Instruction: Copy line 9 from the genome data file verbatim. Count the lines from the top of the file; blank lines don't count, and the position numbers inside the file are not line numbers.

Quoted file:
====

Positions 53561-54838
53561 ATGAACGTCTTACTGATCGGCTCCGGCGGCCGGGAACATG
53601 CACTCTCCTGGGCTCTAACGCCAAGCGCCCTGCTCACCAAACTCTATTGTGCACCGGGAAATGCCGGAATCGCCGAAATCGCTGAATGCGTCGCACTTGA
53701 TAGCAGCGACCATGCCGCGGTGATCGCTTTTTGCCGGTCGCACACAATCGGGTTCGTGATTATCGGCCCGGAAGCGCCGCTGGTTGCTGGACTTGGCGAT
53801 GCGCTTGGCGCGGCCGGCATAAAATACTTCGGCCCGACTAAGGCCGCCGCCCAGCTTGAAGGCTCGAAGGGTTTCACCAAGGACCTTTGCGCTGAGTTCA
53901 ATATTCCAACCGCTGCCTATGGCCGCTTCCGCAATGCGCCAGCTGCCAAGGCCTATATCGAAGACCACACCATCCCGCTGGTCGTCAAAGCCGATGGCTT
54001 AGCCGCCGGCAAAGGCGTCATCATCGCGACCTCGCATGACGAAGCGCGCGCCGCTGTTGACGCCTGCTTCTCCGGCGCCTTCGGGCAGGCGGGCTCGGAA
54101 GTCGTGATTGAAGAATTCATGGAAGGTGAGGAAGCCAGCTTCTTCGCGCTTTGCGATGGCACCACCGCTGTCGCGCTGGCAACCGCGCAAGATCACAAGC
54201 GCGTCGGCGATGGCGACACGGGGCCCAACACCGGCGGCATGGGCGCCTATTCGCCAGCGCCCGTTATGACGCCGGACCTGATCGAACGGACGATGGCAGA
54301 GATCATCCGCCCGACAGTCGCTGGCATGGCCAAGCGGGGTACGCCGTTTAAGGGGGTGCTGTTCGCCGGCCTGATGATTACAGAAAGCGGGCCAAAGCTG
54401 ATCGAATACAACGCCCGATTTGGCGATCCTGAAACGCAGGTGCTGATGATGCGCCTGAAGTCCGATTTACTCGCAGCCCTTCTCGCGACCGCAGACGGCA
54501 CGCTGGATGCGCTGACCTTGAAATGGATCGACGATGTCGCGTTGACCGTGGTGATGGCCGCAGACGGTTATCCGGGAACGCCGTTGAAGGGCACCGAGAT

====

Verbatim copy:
54201 GCGTCGGCGATGGCGACACGGGGCCCAACACCGGCGGCATGGGCGCCTATTCGCCAGCGCCCGTTATGACGCCGGACCTGATCGAACGGACGATGGCAGA